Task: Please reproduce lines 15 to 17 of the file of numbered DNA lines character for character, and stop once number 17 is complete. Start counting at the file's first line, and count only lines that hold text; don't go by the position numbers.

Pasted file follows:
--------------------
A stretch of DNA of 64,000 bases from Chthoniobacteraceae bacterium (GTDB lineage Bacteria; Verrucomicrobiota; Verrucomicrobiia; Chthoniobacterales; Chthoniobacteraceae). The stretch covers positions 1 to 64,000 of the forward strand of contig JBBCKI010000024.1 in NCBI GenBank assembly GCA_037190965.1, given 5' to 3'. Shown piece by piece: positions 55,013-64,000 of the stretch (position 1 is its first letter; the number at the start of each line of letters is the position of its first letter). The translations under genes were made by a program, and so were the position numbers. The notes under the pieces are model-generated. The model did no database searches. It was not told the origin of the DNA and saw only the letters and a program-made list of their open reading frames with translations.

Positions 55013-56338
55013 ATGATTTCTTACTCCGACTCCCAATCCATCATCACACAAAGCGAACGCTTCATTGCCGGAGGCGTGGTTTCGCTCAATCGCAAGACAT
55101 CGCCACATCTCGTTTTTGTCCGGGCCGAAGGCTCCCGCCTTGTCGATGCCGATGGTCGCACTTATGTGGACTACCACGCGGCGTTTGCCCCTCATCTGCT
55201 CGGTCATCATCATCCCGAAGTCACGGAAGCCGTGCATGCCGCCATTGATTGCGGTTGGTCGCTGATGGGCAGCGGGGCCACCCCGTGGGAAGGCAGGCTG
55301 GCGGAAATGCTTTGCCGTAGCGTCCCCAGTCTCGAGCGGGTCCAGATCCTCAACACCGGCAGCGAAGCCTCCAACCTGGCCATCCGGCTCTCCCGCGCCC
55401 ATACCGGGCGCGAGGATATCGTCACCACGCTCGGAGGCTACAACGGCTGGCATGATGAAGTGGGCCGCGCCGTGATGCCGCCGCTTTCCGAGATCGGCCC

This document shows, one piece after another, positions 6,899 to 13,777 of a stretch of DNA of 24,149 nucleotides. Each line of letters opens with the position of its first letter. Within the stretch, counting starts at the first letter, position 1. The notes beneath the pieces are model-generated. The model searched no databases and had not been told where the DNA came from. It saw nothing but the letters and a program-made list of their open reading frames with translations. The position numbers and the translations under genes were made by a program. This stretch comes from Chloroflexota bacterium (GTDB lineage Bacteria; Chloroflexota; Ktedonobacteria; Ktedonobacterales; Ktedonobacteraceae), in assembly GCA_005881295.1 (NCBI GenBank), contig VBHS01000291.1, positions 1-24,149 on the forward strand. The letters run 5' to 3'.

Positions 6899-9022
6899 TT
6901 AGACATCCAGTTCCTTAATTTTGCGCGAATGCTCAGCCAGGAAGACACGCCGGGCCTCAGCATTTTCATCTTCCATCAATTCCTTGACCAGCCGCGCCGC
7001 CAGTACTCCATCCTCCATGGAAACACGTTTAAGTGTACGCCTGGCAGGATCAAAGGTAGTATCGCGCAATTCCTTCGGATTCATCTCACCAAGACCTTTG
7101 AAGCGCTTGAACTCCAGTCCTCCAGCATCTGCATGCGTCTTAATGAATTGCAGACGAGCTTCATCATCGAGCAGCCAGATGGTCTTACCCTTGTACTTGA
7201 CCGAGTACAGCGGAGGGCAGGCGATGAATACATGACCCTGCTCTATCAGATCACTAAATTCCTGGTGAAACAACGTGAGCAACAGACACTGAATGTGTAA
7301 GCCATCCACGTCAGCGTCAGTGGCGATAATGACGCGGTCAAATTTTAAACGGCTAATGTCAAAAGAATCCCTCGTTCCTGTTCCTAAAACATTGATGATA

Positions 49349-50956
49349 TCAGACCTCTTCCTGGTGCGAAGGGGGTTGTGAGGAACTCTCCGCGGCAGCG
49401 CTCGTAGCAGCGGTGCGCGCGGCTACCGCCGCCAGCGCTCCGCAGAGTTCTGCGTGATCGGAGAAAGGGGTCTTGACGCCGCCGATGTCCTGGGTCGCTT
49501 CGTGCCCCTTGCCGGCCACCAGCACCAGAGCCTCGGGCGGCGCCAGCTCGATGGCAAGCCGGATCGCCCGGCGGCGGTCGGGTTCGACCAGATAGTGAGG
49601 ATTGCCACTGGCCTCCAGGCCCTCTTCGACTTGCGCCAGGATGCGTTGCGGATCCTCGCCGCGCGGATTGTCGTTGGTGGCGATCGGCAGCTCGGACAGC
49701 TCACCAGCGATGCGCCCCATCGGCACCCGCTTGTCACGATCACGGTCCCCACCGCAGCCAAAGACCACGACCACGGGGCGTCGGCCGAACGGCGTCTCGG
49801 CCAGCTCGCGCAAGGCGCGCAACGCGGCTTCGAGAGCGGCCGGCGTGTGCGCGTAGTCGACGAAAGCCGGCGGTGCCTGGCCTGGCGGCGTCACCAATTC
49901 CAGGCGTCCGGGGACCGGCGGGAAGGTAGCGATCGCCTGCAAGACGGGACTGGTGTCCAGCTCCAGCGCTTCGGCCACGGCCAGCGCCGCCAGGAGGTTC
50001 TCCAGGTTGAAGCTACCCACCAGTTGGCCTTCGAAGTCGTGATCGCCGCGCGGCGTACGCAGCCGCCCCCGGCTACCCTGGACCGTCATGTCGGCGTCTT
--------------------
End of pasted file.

7301 GCCATCCACGTCAGCGTCAGTGGCGATAATGACGCGGTCAAATTTTAAACGGCTAATGTCAAAAGAATCCCTCGTTCCTGTTCCTAAAACATTGATGATA

Positions 49349-50956
49349 TCAGACCTCTTCCTGGTGCGAAGGGGGTTGTGAGGAACTCTCCGCGGCAGCG